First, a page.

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This article in SSSAJ

  1. Vol. 68 No. 5, p. 1626-1634
    Received: Jan 9, 2003

    * Corresponding author(s): tvyn@purdue.edu


Critical Leaf Potassium Concentrations for Yield and Seed Quality of Conservation-Till Soybean

  1. Xinhua Yina and
  2. Tony J. Vyn *b
  1. a Dep. of Agronomy, Iowa State Univ., Ames, IA 50011-1010
    b Dep. of Agronomy, Purdue Univ., West Lafayette, IN 47907-2054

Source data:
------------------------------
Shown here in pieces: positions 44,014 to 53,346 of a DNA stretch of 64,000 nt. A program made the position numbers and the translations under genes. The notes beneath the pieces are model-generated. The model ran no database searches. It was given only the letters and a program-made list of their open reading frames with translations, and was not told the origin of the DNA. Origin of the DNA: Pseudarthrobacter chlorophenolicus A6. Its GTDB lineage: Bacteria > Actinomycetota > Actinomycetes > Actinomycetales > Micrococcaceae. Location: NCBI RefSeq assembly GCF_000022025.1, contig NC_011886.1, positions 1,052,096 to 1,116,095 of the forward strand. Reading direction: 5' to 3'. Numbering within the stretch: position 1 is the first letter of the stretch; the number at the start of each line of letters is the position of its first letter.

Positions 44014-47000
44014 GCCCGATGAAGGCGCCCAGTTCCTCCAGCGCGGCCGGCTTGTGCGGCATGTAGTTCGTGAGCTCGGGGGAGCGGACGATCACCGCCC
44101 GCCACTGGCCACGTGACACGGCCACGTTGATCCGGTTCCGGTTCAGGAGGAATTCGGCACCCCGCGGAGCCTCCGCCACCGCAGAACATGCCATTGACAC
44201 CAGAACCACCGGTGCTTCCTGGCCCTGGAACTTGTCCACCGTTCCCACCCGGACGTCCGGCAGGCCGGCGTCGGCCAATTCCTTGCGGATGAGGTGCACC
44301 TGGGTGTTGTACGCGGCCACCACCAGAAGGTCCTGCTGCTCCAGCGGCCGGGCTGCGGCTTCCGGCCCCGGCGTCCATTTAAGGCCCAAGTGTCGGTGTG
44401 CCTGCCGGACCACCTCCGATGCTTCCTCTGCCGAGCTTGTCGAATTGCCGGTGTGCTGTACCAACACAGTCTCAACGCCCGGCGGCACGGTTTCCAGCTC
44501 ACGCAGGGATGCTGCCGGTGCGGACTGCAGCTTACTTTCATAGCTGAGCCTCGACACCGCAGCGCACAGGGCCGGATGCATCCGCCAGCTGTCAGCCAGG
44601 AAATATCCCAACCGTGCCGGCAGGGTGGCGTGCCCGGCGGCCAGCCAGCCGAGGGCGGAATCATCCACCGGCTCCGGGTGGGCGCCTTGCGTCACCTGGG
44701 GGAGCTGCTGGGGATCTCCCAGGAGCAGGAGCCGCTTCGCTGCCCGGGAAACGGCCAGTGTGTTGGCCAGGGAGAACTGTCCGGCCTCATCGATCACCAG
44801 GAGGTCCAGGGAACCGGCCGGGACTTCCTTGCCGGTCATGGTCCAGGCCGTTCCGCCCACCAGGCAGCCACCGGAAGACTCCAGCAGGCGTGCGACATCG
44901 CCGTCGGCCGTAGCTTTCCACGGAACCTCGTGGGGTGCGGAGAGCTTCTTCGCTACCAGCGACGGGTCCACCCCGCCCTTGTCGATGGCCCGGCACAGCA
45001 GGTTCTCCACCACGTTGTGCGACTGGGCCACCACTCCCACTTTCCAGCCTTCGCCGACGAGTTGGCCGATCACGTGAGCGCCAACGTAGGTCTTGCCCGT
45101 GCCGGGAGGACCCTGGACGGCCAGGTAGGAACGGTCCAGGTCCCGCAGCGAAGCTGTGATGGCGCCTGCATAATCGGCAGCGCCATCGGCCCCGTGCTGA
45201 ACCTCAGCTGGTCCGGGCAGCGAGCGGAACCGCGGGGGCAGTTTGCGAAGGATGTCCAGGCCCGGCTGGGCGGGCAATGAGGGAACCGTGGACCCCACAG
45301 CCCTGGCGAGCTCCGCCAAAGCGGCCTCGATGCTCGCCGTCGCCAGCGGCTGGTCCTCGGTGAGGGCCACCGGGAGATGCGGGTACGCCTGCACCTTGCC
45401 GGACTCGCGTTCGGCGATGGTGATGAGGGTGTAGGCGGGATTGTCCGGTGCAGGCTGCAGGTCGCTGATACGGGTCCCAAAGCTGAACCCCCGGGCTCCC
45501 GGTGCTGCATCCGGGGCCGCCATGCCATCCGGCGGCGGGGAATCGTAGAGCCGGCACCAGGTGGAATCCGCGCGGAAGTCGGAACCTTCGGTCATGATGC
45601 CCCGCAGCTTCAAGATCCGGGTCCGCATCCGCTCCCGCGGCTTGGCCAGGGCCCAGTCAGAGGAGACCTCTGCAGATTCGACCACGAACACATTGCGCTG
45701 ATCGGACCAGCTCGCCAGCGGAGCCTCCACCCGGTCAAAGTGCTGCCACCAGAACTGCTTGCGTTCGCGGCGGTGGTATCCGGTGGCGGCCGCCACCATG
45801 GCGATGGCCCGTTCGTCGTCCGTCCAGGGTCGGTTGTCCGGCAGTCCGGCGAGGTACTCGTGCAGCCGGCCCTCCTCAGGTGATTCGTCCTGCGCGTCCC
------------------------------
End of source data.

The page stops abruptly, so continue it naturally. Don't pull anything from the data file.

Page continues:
Leaf K concentrations needed for optimum soybean [Glycine max (L.) Merr.] production under conservation tillage systems may be different from those in conventional tillage (moldboard plow) because soil properties (such as soil-test K distribution) and soybean root distribution within the soil profile under conservation tillage systems differ from those in conventional tillage. Little information is available about adequate leaf K concentrations for soybean on conservation-tilled soils with significant vertical soil-test K stratification. This study was conducted at three locations in Ontario, Canada from 1998 through 2000 to estimate the critical leaf K concentrations for conservation-till soybean on K-stratified soils with low to very high soil-test K levels and a 5- to 7-yr history of no-till management. Three K fertilizer placement methods (band placement, surface broadcast, and zero K), two conservation tillage systems (no-till and fall tandem disk), and two soybean row widths (19 and 38 cm) were used to create a wide spectrum of production environments. For maximum seed yield, the critical leaf K concentration at the initial flowering stage (R1) of development was 24.3 g kg−1 This concentration is greater than the traditional critical leaf K values for soybean that are being used in Ontario and in many U.S. Corn Belt states. Critical leaf K values for the maximum concentrations of K, oil, and isoflavone in seed were 23.3, 24.1, and 23.5 g kg−1, respectively. The extent of vertical soil-test K stratification seems to be one of the factors contributing to apparently higher critical leaf K concentrations for conservation-till soybean.

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